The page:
# sha256 computability class

Is it correct to say that since the SHA256 function domain is finite (as reported here) we can build a DFA that calculates this function (i.e. trivially a giant lookup table)?

Furthermore, if we eliminate the limitation on the length of the input, is it correct to say that SHA256 function belongs to the class of $\mathcal{PR}$ primitive recursive functions?

• I kindly request you to revise your question inline with community guidelines. – quintumnia Sep 4 '18 at 14:13
• @quintumnia I kindly request you to be more specific if you're going to complain about new users' posts. Your comment isn't remotely helpful. – David Richerby Sep 4 '18 at 14:15

Is it correct to say that since the SHA256 function domain is finite we can build a DFA that calculates this function (i.e. trivially a giant lookup table)?

Theoretically, yes, that's correct. It would require a lookup table of $2^{2^{64}}$ entries, roughly, encoded as a DFA.

To be more picky, it depends on the notion of "DFA calculating a partial function". In particular, on what we require the DFA to do outside the domain of the function.

If we require non-termination, as we do for TMs, then a DFA can never implement a non-total function since it can not diverge. So, no DFA can compute SHA256.

If we instead only require to reach an "error" state outside the domain (or no requirement at all), then a DFA can compute SHA256.

I'd lean towards the latter interpretation, but here we need indeed to be a little careful with words.

Furthermore, if we eliminate the limitation on the length of the input, is it correct to say that SHA256 function belongs to the class of $\mathcal{PR}$ primitive recursive functions?

That's correct.

As a general "cannon" result, if an algorithm $A$ has a complexity function which is bounded above by some $\mathcal{PR}$ function $f$, then $A$ implements a function which belongs to $\mathcal{PR}$.

This is because in $\mathcal{PR}$ we can realize the single-step function for TM, mapping a TM configuration to its next one. Then we can recurse on the single-stepping function $f(n)$ times, and read the result in the final configuration.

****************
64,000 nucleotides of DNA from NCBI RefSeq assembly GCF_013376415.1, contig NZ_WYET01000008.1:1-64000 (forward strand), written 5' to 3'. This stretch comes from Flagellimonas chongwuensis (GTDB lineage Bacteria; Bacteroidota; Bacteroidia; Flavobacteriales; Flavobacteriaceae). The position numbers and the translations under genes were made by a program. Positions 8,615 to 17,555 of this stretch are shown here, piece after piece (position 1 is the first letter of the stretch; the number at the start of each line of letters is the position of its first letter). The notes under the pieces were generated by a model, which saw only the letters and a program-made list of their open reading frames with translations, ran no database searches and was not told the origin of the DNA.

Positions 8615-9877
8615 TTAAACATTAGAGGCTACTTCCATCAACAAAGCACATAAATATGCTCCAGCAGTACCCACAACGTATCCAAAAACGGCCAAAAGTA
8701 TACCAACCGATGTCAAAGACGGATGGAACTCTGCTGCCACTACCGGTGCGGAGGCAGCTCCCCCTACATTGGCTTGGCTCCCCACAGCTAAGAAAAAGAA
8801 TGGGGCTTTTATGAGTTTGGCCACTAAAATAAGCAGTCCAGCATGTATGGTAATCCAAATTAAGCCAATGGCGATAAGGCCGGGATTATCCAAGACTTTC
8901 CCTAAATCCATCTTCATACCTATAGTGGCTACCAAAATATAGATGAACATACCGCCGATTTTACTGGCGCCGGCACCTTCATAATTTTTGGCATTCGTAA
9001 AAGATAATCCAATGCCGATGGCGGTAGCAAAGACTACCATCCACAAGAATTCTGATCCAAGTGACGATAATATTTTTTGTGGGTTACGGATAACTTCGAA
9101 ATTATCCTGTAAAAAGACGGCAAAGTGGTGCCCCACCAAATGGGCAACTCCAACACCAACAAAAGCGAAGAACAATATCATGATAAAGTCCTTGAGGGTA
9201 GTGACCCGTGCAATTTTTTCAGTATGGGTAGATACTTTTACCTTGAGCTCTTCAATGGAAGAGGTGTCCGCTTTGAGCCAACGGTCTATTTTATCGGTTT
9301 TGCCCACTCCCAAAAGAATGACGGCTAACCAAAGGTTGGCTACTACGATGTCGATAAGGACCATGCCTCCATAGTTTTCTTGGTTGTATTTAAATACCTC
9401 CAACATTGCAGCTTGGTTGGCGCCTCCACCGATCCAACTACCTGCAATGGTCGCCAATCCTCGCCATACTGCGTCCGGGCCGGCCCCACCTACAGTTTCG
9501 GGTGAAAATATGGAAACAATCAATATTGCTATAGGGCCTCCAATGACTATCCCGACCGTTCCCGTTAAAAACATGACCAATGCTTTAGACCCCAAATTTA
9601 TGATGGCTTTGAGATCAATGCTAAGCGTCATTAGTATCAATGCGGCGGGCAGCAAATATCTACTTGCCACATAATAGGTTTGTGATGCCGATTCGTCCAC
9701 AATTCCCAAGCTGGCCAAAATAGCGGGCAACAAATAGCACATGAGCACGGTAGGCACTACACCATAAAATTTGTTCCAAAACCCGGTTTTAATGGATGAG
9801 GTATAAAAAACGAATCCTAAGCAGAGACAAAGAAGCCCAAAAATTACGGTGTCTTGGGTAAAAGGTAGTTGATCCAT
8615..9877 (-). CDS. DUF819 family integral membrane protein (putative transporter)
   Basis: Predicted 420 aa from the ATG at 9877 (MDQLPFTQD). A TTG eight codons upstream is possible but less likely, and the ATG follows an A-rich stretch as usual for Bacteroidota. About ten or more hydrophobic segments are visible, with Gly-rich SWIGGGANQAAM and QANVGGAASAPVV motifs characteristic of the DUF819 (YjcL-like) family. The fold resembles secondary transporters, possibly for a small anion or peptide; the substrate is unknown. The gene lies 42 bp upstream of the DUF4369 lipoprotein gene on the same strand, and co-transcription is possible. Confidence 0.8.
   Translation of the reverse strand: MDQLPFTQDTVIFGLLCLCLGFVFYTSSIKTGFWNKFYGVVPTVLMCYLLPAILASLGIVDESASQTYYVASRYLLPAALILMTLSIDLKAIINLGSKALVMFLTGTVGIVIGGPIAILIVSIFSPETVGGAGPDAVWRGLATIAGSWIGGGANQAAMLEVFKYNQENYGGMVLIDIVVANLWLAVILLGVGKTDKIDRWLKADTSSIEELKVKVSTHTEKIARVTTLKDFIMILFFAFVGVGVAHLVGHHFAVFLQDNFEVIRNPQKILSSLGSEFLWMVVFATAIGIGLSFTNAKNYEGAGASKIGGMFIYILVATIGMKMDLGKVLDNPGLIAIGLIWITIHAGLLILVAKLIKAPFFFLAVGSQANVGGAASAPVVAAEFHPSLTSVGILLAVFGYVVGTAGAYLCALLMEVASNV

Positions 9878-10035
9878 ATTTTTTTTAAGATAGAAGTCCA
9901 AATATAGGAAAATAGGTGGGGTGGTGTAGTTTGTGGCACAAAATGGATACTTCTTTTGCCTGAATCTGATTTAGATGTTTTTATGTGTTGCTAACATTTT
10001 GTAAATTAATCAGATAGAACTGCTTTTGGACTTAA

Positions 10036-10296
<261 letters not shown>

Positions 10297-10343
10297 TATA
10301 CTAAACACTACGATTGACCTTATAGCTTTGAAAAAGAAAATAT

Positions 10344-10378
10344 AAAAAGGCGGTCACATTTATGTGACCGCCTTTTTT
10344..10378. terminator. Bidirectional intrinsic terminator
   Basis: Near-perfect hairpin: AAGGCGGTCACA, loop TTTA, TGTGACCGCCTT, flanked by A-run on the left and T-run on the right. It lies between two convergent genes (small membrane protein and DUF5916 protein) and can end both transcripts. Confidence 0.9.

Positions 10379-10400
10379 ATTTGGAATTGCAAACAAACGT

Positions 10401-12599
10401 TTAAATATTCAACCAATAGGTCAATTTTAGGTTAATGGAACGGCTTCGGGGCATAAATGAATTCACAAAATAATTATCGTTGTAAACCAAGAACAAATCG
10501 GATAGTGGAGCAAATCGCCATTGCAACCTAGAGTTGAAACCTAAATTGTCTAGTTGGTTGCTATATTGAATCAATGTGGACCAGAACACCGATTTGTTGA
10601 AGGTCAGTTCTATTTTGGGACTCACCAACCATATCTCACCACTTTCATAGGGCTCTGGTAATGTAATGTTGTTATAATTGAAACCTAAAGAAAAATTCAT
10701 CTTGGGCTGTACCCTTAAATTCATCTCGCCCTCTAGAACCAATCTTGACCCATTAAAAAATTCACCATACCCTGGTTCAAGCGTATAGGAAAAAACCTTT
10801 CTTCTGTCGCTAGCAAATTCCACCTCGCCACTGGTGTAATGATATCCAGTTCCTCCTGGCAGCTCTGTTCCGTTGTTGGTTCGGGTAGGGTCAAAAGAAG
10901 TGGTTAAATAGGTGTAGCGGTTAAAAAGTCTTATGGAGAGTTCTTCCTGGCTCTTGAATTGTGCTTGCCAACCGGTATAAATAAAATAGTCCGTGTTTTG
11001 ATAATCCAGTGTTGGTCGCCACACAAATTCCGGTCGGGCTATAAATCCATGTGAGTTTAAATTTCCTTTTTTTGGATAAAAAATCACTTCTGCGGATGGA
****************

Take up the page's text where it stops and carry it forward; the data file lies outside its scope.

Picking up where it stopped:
Corollary: $TIME(O(2^{2^{2^{2^n}}})) \subseteq \mathcal{PR}$.

The unlimited SHA256 surely falls in that obscene time bound.

• To be nitpicky, I would say "since the SHA256 function codomain (or range) is finite we can build a DFA that calculates this function (i.e., trivially a giant lookup table since its domain is also finite)". – John L. Sep 4 '18 at 15:52
• @Apass.Jack Uh, no: the halting function returns 0 or 1 depending on its input TM, so it has a finite range, but that does not imply that we can implement it with a DFA. It is not even computable! So, we need a finite domain here, not merely finite range. (Also note that finite domain implies finite range) – chi Sep 4 '18 at 15:55
• To be nitpicky again, do you imply the halting function restricted to any finite domain can be implemented with a DFA? – John L. Sep 4 '18 at 16:11
• @Apass.Jack It depends on the meaning of "implemented". If by that we intend that we must observe non-termination outside the finite domain, then "no" since a DFA can not achieve non-termination. If we only care about the DFA behavior inside the domain, then "yes". I agree that here one must indeed be picky :) – chi Sep 4 '18 at 16:26
• By the way, when I said finite codomain I was preparing for a DFA that computes (an extension of) SHA256 when we eliminate the limitation on the length of the input. Anyway, as you have noted, finite range is implied by finite domain and, hence, the initial statement is completely fine. – John L. Sep 4 '18 at 16:37